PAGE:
JANUARY 8, 2019
On the edge of Virginia Tech’s campus, on a stretch of farmland that few students ever visit, small boxes are whirling through the season’s change to winter, collecting and transmitting data that will make it easier for scientists to monitor and collect data across landscapes.
This field test of an environmental sensing system is one step in a project between the College of Natural Resources and Environment; Innovative Wireless Technologies, a leading wireless mesh network company headquartered ...Read More →
BY ROBBIE HARRIS
After Hurricane Florence hit the southeast coast last month, Claytor Lake, hundreds of miles away in southwestern Virginia, took a hit. More than fifteen tons of debris ended up in the lake – everything from the usual ‘flotsam and jetsam’ to at least one toilet, a mannequin, and an empty boat.
This part of Virginia is not home to very many lakes, and ...Read More →
When a huge floating gyre of plastic waste was discovered in the Pacific in the late 1980s, people were shocked. When whales died and washed ashore with stomachs full of plastic, people were horrified. When photographs of beaches under knee-deep carpets of plastic trash were published, people were disgusted.
Though some of it came from ships, most, presumably, was from land. ...
A record-breaking, New Jersey-sized dead zone was measured by scientists in the Gulf of Mexico this week—a sign that water quality in U.S. waterways is worse than expected.
The National Oceanic and Atmospheric Administration (NOAA) announced today that this summer’s dead zone is the largest ever recorded, measuring 8,776 miles. This is more expansive than the nearly 8,200 square-mile area that was forecast in July. Since monitoring began 32 years ago, the average ...
Research team (from left): Emily Satterwhite, Susan West Marmagas, Leigh-Anne Krometis, Linsey Marr, Korine Kolivras, and Julia Gohlke.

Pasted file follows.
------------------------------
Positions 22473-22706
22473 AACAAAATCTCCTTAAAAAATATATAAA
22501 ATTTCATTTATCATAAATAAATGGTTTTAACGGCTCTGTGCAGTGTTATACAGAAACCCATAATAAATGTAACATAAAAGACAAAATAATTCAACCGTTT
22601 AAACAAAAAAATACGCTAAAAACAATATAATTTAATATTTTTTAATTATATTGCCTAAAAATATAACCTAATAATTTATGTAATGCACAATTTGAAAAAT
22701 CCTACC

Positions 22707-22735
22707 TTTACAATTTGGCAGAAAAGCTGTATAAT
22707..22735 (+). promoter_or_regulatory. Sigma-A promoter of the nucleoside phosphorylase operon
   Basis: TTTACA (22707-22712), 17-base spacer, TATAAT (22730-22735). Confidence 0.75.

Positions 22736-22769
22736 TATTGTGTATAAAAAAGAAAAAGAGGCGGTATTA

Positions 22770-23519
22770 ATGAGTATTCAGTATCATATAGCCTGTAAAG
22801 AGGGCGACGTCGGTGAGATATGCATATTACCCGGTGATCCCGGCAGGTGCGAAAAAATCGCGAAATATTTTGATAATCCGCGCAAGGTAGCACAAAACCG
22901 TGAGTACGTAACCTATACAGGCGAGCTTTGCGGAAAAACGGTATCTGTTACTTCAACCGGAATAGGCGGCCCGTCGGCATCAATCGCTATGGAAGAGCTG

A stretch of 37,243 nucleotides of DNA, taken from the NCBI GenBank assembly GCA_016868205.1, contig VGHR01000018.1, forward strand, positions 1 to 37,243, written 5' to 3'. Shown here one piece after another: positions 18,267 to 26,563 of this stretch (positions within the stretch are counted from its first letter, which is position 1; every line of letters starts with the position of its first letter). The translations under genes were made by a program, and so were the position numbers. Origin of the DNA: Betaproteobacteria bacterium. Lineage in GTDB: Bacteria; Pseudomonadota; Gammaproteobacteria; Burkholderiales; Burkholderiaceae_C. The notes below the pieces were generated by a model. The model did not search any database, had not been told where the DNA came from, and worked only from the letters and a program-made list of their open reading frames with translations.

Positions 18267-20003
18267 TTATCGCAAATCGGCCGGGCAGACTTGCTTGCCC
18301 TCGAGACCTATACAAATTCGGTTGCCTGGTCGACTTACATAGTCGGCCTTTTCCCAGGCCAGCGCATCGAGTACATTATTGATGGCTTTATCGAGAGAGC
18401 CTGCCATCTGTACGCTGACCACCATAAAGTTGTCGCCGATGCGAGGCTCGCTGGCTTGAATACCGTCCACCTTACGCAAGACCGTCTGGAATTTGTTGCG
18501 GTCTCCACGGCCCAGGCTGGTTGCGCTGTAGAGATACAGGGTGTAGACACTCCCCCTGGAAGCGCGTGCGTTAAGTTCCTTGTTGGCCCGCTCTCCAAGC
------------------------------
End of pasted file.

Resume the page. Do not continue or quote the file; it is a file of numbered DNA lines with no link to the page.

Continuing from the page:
AUG 2 2017 | Spend enough time driving through Central Appalachia, and you’ll see lush green mountain ranges brimming with diverse plant and animal species. Within those mountains, though, you can also find some of the most dramatic human health disparities in the nation.
Past studies going back to the 1970s indicate heightened incidences of ...
by Abrahm Lustgarten
The Pentagon’s handling of munitions and their waste has poisoned millions of acres, and left Americans to guess at the threat to their health.
Shortly after dawn most weekdays, a warning siren rips across the flat, swift water of the New River running alongside the Radford Army Ammunition Plant. Red lights warning away boaters and fishermen flash from the plant, the nation’s largest supplier of propellant for artillery and the source of explosives for almost every American ...Read More →
The extinction crisis is far worse than you think. In all of Earth’s history, there have been five mass extinction events. You can see them charted here. Now, we’re on the verge of the sixth extinction. And three-quarters of all species could vanish. Imagine three out of four species that were common are gone. This is the first time humans have caused anything like this.Read More →
When sea lions suffered seizures and birds and porpoises started dying on the California coast last year, scientists weren’t entirely surprised. Toxic algae is known to harm marine mammals.
But when researchers found enormous amounts of toxin in a pelican that had been slurping anchovies, they decided to sample fresh-caught fish. To their surprise, they found toxins at such dangerous levels in anchovy meat that the state urged people to immediately stop eating them.
BLACKSBURG, Va., March 2, 2016 – Aquatic life can suffer when high concentrations of dissolved salts enter freshwater ecosystems, a process known as salinization.
An international, multi-institutional team of researchers that includes a Virginia Tech graduate student recommends ways that humans can protect freshwater from salts in a recent article in the journal Science.
The recommendations include the use of less water for agricultural practices, less salt for road de-icing, less discharge or sequestering salts during ...Read More →
Rapid pollutant detection can prevent widespread outbreaks. While there are many existing techniques for detecting such contamination, they generally require highly specific instruments for each contaminant.
Peter Vikesland, professor of civil and environmental engineering at Virginia Tech and Haoran Wei of Zaozhuang in Shandong, China, a doctoral student in environmental engineering, describe challenges related to deploying surface-enhanced Raman spectroscopy (SERS) used for detection in their paper published by Scientific Reports, “pH-Triggered Molecular Alignment for Reproducible SERS ...Read More →
In 2014, after the third-largest coal ash spill in the U.S. occurred near Eden, North Carolina, coal ash and millions of gallons of contaminated water were discharged into the Dan River. NSF-funded Madeline Schreiber and her team at Virginia Tech went to work quickly to gauge the impact.
In the following 2-minute radio installments from Pulse of the Planet, Dr. ...Read More →